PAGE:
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Beyond the adoption of the principles of horizontal and vertical integration, significant planning and implementation of curriculum reform is needed. This study aimed to assess the effect of the interdisciplinary integrated Cardiovascular System (CVS) module on both student satisfaction and performance and comparing them to those of the temporally coordinated CVS module that was implemented in the previous year at the faculty of Medicine of the King Abdulaziz University, Saudi Arabia.
This interventional study used mixed method research design to assess student and faculty satisfaction with the level of integration within the CVS module. A team from the medical education department was assembled in 2010/2011 to design a plan to improve the CVS module integration level. After delivering the developed module, both student and faculty satisfaction as well as students performance were assessed and compared to those of the previous year to provide an idea about module effectiveness.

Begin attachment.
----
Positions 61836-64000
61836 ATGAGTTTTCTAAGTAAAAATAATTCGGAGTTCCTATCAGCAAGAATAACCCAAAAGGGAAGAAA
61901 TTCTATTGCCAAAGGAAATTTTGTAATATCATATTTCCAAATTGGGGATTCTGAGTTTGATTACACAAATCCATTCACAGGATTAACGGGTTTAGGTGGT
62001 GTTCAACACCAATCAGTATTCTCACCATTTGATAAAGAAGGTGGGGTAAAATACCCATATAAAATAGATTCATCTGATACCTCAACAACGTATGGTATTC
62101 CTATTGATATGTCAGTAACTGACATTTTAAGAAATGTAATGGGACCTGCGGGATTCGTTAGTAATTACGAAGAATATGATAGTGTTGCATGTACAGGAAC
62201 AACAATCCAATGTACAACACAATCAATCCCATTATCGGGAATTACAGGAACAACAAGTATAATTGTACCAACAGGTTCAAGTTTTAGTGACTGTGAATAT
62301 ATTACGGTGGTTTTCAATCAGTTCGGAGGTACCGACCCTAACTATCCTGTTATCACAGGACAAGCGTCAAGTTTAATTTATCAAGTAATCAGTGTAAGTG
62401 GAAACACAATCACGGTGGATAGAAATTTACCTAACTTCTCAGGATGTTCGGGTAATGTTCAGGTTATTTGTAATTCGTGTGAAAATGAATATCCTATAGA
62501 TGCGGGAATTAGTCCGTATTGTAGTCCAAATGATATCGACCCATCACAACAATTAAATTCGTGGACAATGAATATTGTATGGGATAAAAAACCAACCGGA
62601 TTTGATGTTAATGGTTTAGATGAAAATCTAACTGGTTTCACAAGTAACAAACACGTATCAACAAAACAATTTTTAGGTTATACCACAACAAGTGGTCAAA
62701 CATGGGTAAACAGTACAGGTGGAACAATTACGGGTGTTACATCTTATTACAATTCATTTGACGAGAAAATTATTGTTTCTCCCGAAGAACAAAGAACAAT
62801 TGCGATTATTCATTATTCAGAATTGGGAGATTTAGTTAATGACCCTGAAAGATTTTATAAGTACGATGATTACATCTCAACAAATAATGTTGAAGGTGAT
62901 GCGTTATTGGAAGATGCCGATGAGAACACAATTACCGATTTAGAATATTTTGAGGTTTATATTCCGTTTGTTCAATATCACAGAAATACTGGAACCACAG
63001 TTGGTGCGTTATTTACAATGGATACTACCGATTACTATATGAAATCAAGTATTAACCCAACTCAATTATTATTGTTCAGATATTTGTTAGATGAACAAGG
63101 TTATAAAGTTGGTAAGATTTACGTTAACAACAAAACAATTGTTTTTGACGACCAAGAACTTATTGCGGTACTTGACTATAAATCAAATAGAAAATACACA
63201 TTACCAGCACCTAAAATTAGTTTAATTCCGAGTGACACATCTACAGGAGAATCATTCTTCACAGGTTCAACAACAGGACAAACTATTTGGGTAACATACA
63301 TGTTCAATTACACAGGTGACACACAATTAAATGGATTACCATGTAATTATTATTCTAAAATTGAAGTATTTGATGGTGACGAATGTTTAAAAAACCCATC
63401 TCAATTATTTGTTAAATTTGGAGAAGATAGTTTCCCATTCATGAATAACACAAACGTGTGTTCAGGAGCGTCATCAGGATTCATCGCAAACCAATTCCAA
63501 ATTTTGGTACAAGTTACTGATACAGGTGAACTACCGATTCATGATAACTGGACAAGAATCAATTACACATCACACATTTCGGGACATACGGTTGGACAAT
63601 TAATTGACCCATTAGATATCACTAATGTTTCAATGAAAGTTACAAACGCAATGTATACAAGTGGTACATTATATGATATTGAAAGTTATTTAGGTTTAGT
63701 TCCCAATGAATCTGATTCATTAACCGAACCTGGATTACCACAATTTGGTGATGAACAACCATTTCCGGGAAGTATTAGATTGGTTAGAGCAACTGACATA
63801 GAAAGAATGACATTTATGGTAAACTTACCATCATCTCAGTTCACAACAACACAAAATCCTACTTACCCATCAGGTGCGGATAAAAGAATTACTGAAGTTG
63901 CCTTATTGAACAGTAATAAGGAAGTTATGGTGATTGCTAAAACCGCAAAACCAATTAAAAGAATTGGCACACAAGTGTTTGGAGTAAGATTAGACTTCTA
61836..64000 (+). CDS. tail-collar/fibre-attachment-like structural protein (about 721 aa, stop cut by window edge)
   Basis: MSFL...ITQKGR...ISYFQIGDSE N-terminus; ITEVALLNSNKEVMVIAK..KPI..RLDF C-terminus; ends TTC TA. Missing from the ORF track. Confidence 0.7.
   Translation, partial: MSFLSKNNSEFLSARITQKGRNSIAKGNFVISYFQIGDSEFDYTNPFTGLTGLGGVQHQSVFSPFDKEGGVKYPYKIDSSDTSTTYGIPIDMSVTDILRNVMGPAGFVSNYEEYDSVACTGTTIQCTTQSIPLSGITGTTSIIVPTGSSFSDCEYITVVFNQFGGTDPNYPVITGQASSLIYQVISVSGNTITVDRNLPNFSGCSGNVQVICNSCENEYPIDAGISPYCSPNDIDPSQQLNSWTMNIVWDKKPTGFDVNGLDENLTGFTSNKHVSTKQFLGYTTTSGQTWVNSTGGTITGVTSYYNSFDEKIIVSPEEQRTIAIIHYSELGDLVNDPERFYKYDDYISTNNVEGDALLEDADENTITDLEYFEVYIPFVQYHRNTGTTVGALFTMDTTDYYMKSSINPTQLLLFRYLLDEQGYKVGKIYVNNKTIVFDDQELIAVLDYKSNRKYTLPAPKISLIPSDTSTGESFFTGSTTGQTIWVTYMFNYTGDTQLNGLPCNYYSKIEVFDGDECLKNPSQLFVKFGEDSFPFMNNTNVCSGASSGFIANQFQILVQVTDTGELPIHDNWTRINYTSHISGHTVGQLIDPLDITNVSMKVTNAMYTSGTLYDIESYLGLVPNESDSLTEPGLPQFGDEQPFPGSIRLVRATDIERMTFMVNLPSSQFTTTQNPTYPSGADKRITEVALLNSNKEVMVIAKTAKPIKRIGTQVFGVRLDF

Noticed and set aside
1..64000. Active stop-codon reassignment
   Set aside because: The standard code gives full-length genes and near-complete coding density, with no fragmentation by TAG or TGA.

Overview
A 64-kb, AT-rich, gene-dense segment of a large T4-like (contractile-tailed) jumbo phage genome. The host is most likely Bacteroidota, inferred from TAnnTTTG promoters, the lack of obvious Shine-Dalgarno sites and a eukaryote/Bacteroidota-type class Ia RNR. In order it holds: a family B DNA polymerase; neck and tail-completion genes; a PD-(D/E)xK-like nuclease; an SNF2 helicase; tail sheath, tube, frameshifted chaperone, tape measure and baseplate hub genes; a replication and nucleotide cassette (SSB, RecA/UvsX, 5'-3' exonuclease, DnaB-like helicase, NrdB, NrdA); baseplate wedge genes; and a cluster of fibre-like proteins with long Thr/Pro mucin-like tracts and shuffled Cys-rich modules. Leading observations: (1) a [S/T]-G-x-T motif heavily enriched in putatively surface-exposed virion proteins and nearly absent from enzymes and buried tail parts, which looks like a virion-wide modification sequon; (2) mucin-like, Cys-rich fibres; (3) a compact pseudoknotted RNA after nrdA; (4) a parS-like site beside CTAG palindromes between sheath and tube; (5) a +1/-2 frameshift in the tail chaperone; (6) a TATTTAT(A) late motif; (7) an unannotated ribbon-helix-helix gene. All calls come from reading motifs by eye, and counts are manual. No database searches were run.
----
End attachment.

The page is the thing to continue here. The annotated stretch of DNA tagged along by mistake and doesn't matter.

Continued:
Many challenges faced the medical education team during design and implementation of the developed CVS module e.g. resistance of faculty members to change, increasing the percentage of students directed learning hours from the total contact hour allotted to the module and shifting to integrated item writing in students assessment, spite of that the module achieved a significant increase in both teaching faculty and student satisfaction as well as in the module scores.
The fully integrated CVS has yielded encouraging results that individual teachers or other medical schools who attempt to reformulate their curriculum may find valuable.